The purpose of this study was to compare the test results of students who used the two alternative study methods. The first method was massed practice, which involves evaluating for four hours straight, while the second was distributed procedure, which involves studying for two hours over several days (Larson, 2018). By including a random on-screen mind wandering probe, it sought to determine whether there was any connection between students’ tendency to daydream and their capacity to remember and recall the study material for later test performance.

To discover which of the following study techniques would result in the most reliable test performance, the independent variable study methods were compared to one dependent variable, which consisted of the outcomes of the test scores. The study was undertaken to see if there was any connection between test performance and mind-wandering (Larson, 2018). Therefore, it was predicted that distributed study practice would result in the most accurate test performance and that there would be a negative correlation between mind wandering and test performance. This correlation is because exposure to mind wandering probes was thought to impair people’s memory, which would subsequently weaken test performance.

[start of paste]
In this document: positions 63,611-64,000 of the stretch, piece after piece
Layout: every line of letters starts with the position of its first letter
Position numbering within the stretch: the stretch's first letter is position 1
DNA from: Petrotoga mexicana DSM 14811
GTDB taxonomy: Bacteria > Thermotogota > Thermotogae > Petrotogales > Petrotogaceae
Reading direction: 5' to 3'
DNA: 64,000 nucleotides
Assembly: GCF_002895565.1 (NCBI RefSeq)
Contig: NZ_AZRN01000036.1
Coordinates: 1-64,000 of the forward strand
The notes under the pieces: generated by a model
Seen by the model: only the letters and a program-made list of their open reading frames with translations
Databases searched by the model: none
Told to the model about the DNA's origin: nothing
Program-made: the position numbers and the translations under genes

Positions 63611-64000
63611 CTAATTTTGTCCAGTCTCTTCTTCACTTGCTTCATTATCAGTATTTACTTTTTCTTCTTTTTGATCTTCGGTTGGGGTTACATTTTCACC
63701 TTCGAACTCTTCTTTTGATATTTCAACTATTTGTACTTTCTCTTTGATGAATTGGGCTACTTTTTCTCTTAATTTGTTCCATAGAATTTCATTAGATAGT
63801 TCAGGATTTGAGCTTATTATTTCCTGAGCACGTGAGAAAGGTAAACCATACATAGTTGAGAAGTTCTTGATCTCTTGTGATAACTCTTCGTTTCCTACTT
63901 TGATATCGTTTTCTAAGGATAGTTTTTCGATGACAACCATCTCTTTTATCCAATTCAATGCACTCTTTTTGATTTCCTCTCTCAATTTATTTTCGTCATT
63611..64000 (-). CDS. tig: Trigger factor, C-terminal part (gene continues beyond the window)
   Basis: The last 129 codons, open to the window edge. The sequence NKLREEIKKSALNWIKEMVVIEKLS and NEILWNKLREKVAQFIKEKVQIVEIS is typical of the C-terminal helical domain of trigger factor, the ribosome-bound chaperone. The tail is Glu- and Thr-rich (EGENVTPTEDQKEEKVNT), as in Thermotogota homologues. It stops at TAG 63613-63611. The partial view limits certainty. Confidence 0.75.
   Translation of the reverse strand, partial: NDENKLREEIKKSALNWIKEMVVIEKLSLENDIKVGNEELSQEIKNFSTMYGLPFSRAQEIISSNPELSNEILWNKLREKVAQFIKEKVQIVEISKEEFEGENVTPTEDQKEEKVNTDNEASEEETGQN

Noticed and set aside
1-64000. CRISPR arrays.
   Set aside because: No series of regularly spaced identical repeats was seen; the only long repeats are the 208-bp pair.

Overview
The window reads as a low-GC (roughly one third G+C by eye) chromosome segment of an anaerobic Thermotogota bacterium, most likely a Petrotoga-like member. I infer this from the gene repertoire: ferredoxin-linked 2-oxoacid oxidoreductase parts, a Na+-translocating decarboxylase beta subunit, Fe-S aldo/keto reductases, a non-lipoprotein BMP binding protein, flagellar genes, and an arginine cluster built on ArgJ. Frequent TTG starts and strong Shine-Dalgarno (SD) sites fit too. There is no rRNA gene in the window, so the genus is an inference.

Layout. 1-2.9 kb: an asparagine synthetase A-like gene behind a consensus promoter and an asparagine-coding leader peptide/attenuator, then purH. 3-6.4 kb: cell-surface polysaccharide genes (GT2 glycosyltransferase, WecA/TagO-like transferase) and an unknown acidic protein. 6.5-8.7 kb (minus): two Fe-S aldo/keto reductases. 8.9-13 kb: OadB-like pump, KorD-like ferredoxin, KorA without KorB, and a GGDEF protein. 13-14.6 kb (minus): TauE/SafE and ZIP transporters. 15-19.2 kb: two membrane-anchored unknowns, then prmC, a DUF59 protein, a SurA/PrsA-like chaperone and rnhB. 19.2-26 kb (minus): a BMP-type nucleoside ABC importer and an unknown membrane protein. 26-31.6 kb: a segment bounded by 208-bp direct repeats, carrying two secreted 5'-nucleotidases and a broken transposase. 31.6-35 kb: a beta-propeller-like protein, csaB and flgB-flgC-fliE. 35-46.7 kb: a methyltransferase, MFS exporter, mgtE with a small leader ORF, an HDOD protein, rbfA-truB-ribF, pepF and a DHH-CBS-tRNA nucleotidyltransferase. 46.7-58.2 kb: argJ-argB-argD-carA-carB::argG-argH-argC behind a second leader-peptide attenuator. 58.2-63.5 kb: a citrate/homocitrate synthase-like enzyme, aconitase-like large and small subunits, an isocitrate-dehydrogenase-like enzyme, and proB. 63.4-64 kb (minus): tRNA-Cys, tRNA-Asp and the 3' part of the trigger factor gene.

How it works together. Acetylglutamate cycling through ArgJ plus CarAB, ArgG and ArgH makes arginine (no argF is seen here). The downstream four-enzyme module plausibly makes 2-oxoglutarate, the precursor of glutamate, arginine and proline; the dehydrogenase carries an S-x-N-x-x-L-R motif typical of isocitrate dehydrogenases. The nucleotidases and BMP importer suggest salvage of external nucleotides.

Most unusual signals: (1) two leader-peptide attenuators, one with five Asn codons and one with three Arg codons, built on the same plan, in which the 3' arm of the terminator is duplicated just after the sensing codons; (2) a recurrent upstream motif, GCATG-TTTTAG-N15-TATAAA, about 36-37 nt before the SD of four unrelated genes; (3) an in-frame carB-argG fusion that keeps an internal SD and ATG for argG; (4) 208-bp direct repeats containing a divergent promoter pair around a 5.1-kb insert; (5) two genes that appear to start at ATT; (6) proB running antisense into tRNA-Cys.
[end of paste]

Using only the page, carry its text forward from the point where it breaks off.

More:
This study was finished by first-year psychology students (N = 126) instead of course credit. Twelve participants’ incomplete data were not included in the analysis. The final sample’s (N = 114) majority of participants (63.16%) self-identified as female, and their ages ranged from 18 to 67 (M = 20.87, SD = 4.32).


  1. Demographic Questions- The participants responded to two prompts: “Please enter your age (in years): open-ended>,” and “Please indicate your gender: open-ended>.”
  2. Test material- Twenty fill-in-the-blank questions were administered to each participant.
  3. Study material- Every participant read the e-book “Research in Psychology” by Bernstein et al. (2018).
  4. Mind-wandering Probe- Participants were asked, “Were your mind wandering?” and were them “Yes” and “No” response options, following Risko, Anderson, et al. (2012).